Johnson, a star in both leagues and a notorious Yankee killer, led the field garnering one of the highest vote totals of all time. He’s followed by fellow pitchers Pedro Martinez and John Smoltz, and catcher-come-second baseman-come-outfielder Craig Biggio.
Four players, one asks? Is the selection committee getting soft? I don’t think so. Cooperstown is still the toughest election in sports. And yeah, it’s a popularity contest, as most non-scientific elections are. If it were some formula based on stats or other metrics we could have a computer do it. But like the game itself, it’s played by human beings. There are always political consideration. So John Smoltz wasn’t the best pitcher of his era. He’s a beloved figure. And he’s now part of the media that adored him so. Biggio? Sure, he was a stat compiler. But one of the best. And he did it for one team for his whole career, and apparently never touched the juice. That’s why he’s in and Bagwell isn’t. Simple as that. I’m happy to see steriod-tinged players are still getting no love in Cooperstown.
And how do I feel about people barely older than myself being bestowed with such lifetime achievements? I guess I’m okay with that too.
Every generation has a “voice” to define it and call its own, and there’s a short list of people I would consider to be the “voice of my generation.”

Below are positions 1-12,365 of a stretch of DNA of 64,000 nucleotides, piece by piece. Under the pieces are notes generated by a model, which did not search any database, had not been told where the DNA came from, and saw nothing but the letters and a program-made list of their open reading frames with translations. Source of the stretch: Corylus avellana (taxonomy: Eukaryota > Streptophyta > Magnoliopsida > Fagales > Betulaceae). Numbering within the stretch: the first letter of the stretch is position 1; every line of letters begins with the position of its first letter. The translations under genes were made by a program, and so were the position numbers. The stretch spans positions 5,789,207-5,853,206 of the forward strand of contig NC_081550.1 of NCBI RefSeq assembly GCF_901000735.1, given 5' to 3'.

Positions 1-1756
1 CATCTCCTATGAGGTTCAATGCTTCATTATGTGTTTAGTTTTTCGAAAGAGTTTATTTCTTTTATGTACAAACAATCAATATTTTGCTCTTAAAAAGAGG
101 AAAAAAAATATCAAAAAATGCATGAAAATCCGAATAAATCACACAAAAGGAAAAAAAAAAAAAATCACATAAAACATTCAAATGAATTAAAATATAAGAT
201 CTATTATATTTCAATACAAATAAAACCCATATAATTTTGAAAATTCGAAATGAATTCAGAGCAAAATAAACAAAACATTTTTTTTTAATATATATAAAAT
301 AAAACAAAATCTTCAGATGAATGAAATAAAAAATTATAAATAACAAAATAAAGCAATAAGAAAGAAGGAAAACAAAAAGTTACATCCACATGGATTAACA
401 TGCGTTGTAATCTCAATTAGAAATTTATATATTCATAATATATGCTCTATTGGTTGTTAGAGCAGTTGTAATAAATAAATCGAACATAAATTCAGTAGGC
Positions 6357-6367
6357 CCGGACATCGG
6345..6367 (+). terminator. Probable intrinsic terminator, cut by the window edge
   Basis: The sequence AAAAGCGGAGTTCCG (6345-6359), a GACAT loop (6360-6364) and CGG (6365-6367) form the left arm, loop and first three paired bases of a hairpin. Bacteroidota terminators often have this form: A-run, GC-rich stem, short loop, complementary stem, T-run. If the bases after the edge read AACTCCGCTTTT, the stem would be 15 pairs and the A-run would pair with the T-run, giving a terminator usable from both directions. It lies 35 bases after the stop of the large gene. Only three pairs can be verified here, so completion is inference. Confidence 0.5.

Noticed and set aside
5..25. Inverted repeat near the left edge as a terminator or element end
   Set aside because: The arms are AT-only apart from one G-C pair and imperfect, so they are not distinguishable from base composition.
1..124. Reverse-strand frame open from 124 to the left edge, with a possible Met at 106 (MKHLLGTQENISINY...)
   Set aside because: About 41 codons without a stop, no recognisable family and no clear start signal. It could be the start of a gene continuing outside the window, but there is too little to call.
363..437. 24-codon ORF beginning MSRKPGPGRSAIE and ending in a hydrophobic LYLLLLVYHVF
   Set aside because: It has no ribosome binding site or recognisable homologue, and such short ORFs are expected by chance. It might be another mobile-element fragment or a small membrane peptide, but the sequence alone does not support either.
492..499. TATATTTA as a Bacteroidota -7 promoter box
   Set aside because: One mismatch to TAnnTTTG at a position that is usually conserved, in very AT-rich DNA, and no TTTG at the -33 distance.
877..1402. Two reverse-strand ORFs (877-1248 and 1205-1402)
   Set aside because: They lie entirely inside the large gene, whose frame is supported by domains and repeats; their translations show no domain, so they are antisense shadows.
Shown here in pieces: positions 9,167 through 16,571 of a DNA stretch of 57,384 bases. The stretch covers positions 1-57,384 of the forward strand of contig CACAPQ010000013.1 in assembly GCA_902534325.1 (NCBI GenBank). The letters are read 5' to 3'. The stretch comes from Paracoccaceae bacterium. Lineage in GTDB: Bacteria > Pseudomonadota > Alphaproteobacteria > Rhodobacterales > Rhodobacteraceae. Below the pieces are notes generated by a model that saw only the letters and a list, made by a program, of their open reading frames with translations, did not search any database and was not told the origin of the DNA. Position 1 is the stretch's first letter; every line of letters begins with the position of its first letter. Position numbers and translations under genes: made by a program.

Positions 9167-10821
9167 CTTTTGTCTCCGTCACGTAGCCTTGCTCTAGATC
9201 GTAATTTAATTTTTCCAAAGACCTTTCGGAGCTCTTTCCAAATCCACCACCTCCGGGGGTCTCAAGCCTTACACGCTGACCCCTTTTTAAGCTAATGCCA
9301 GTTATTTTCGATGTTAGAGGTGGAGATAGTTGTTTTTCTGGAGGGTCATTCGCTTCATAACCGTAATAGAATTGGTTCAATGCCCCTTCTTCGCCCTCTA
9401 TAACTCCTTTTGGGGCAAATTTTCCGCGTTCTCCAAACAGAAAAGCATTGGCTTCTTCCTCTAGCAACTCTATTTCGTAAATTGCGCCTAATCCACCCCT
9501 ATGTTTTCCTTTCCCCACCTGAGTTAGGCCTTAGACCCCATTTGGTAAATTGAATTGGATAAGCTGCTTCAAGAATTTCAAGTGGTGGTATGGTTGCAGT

Stuart Scott is on that list.
And add my name to his list of admirers, from fellow broadcasters to athletes to the President of the United States, paying tribute to Scott, who died yesterday at the age of 49.
For more than two decades, Stuart Scott was known to sports fans as one of the most recognizable voices and faces of ESPN, covering nearly every sport and at one time or another hosting pretty much every show that channel had to offer. Even before facebook and Twitter handles brought sportscasters to our every waking moment, Stuart Scott was one of those journalists who was always there. He was always there, with his before-they-were-cool hipster glasses and before-they-were-popular catchphrases. If you couldn’t be an athlete yourself, you at least wanted to be Stuart Scott. He had the “dream job” (which was in fact the name of one of the many programs he hosted or co-hosted through the years). And from what I’ve read over the past 24 hours, those who knew him “off the field” seem to suggest he was just as smooth in person as on TV.
In 2007 doctors found cancer in Scott’s appendix. He continued to work as he could through chemotherapy as his cancer went into remission, then did so again when the cancer returned. I guess one of the amazing details about Scott as a person and as a professional broadcaster was that you’d never know. Over the past eight years he was cancer-striken then cancer-free at least three different times. I guess he never really was cancer free, and that, boys and girls, is one of the bitch things about cancer.
I don’t remember the first time I heard Stuart Scott’s voice and I won’t remember the last. It’ll be with me, though, for the rest of my life. It’s there with all of us. The guy was as cool as the other side of the pillow, and dare I say… the voice of my generation.